Over those decades, around 70 per cent of all secondary students in the three states attended state schools but state school graduates received only 31 per cent of Rhodes scholarships. Thirty-nine per cent of Rhodes scholars attended high-fee private schools and 30 per cent attended private schools with medium-low fees.

Comparing the two periods, 1983–2004 and 2005–22, the share of scholarships going to state school graduates fell from 36 per cent to 27 per cent. The share of scholarships going to students from the most exclusive schools, accounting for about five per cent of all students, rose from 33 per cent to 45 per cent.

The dominance of elite private schools over the most prestigious academic awards has grown over the last 40 years.

Graduates of elite private schools are around 20 times more likely to win Rhodes scholarships than those who went through the government system, even though their academic performance is no higher when account is taken of socioeconomic status. As we will see next, the same pattern emerges in appointments to Australia’s highest court.

The High Court: a decline in class diversity

In the legal world, ‘privilege’ has more than one meaning. In 2021, a 20-year-old man  found himself in court after he had punched a woman in the face because she had pushed back against his drunken insults in a pub (he had called her a “slut” and told her to “put her tits away”).

Defending the man before the judge stood one of Sydney’s very best silks, Phillip Boulten SC, a former president of the NSW Bar Association and a barrister-of-choice  for the city’s rich and powerful.

After hearing an account of the incident and the man’s admission of guilt for the assault, the judge decided to record no conviction. His honour’s judgement referred to the fact that the man had attended Knox Grammar, an elite school in Sydney’s leafy northern suburbs (Year 12 annual fee A$36,840 at the time of writing).

His reasoning was from start to finish exculpatory, suggesting the woman’s clothing “might have been perceived by a 20-year-old former student from Knox to be provocative” and that his action in punching the woman was “an aberration”. He wished the defendant good luck and advised him to “keep your nose clean, young man”.

In Britain, 65 per cent of senior judges on the bench in 2019 had attended private schools. In the United States, Supreme Court judges come overwhelmingly from three Ivy League law schools, Yale, Columbia and Harvard, admission to which favours students from wealthy families.

New data show that the same elite school bias prevails in Australia. Since the end of the second world war, 40 justices have been appointed to Australia’s highest court. If we divide them into two periods, each with 20 appointments, we see a welcome increase in diversity on the High Court bench.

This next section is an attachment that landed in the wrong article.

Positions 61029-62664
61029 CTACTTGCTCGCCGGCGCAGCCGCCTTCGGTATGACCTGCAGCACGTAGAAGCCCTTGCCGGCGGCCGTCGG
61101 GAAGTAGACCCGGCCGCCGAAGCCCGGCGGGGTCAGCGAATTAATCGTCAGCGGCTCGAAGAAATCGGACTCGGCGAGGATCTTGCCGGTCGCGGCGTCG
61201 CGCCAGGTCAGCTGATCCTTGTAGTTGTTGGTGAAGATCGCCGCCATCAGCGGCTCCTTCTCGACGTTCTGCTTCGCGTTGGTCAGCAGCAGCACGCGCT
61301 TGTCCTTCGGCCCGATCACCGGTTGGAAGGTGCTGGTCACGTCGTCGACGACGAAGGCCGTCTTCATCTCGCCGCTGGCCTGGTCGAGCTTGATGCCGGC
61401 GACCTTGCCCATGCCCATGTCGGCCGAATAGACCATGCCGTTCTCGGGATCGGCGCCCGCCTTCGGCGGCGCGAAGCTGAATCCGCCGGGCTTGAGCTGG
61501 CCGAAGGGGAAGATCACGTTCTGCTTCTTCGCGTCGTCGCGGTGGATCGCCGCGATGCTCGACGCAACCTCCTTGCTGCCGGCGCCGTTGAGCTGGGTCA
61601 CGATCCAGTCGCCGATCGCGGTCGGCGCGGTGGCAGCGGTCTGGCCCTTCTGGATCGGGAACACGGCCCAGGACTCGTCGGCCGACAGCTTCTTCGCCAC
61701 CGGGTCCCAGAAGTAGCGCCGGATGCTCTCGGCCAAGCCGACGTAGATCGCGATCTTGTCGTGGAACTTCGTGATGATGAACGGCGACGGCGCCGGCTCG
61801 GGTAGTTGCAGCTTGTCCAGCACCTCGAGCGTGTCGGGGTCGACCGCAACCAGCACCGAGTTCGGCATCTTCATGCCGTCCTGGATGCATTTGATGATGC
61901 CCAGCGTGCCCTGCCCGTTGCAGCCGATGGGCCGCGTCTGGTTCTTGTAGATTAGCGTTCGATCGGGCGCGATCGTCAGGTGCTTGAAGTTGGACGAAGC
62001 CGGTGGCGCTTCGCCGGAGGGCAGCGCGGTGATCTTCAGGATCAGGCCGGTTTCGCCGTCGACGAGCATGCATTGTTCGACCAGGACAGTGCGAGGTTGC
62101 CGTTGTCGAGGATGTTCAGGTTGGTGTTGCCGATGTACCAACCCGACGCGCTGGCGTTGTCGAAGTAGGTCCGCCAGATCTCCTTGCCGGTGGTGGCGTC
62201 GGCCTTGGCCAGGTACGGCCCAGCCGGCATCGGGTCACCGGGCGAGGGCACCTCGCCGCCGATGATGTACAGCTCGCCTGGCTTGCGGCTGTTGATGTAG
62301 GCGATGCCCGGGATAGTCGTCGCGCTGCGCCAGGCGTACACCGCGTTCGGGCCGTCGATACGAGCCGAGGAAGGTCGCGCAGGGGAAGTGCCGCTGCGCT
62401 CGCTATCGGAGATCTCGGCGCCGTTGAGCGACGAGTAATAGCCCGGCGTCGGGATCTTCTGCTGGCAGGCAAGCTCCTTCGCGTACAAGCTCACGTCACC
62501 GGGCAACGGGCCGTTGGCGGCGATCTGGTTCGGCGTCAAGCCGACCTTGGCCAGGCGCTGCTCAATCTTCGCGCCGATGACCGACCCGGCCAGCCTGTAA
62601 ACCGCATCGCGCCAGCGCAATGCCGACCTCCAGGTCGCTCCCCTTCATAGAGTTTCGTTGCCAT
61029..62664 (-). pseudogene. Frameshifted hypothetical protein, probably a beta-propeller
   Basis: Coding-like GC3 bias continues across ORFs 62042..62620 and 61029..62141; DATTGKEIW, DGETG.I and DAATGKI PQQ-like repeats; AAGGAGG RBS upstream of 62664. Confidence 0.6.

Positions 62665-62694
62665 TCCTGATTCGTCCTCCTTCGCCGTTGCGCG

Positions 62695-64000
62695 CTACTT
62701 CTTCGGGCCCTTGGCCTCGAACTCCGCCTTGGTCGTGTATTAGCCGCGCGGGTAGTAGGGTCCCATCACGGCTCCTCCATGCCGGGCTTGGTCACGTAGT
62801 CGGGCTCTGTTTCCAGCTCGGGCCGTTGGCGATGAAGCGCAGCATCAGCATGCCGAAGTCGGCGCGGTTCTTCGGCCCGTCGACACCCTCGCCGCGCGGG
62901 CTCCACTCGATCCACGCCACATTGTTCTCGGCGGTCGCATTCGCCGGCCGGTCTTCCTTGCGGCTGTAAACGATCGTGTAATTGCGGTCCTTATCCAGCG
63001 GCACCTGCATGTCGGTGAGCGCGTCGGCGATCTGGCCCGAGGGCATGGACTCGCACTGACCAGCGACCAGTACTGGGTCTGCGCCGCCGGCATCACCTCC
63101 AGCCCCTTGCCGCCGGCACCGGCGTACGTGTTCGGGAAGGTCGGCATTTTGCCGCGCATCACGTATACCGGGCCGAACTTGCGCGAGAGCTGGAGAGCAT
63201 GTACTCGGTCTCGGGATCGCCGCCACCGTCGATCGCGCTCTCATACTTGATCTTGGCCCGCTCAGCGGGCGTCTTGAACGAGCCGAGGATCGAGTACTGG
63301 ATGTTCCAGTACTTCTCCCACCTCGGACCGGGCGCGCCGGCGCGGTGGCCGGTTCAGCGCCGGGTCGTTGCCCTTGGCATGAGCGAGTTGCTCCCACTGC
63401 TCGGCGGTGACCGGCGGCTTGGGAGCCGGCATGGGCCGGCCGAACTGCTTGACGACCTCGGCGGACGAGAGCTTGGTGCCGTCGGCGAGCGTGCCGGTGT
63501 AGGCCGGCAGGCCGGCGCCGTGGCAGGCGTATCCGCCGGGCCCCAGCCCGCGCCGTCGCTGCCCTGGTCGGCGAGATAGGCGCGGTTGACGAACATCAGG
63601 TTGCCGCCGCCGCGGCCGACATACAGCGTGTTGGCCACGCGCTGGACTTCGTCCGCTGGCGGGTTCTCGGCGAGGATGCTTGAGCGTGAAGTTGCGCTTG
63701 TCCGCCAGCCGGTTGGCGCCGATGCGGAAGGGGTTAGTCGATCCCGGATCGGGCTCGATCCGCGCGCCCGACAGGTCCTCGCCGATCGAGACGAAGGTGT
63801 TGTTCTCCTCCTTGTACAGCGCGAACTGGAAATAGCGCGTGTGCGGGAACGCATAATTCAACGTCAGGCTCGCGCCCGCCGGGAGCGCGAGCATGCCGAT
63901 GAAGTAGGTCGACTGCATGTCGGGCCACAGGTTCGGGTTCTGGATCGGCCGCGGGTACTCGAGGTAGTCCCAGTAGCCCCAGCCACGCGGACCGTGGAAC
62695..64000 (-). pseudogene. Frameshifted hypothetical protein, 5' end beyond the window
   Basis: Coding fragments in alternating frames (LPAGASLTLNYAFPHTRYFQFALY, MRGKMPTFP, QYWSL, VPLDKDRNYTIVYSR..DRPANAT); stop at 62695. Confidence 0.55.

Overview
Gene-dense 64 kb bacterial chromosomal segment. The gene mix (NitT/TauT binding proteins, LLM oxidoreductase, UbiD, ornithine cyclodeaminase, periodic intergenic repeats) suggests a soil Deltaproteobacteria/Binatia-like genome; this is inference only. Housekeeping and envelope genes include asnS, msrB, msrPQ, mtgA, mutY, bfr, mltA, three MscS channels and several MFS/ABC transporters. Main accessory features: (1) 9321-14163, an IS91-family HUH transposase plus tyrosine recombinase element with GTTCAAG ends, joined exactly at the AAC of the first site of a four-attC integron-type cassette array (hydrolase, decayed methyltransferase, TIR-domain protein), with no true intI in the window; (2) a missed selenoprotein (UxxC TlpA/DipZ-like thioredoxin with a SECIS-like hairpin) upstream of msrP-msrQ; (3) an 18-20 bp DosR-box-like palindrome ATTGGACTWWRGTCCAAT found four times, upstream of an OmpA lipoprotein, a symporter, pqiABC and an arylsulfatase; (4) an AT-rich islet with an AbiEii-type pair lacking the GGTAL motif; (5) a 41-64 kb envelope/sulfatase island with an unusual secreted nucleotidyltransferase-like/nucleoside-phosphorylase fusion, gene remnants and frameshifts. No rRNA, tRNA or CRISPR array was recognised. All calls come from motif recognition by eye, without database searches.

In the first period, 1946–87, all the justices were men; in the second period, 1987–2022, seven of the 20 appointments were women. However, this growing gender diversity conceals a decline in class diversity.

In the earlier period, 60 per cent of the High Court’s justices had been educated at private schools, with 45 per cent at expensive private schools, bringing to the bench the worldview absorbed at those places.

In the second period, 80 per cent attended private schools, with fully 60 per cent the products of the most privileged schools.

The last ten appointments since 2009 show no improvement. While five have been women, only three of the ten attended public schools, with seven the products of elite private institutions.

Although judges are required to make decisions without bias or prejudice, they are human beings.

Today, when judges make comments or rulings that are explicitly sexist or racist, an uproar often follows, which isn’t to say that they do not make judgements that are implicitly sexist or racist.

Similarly, and perhaps more insidiously, judges from privileged backgrounds may be prone to  what has been called by a US chief judge ‘unselfconscious cultural elitism’.

Studies show that judges favour wealthy litigants over poor ones, in part because they may have “a fundamental misunderstanding of the lives of poor people.”

When asked whether the appointment of female judges makes a difference to judgements, Lady Hale, then president of the Supreme Court in the UK, said, “Where you start from can have an effect on where you end up,” which applies as much to class as it does to gender.

This article was first published on The Conversation on Thursday 23 June 2024 and is an edited extract from The Privileged Few by Clive Hamilton and Myra Hamilton (Polity).


Media Note:

To arrange interviews with Professor Clive Hamilton, contact Bruce Andrews at Charles Sturt Media on mobile tel:0418669362 or news@csu.edu.au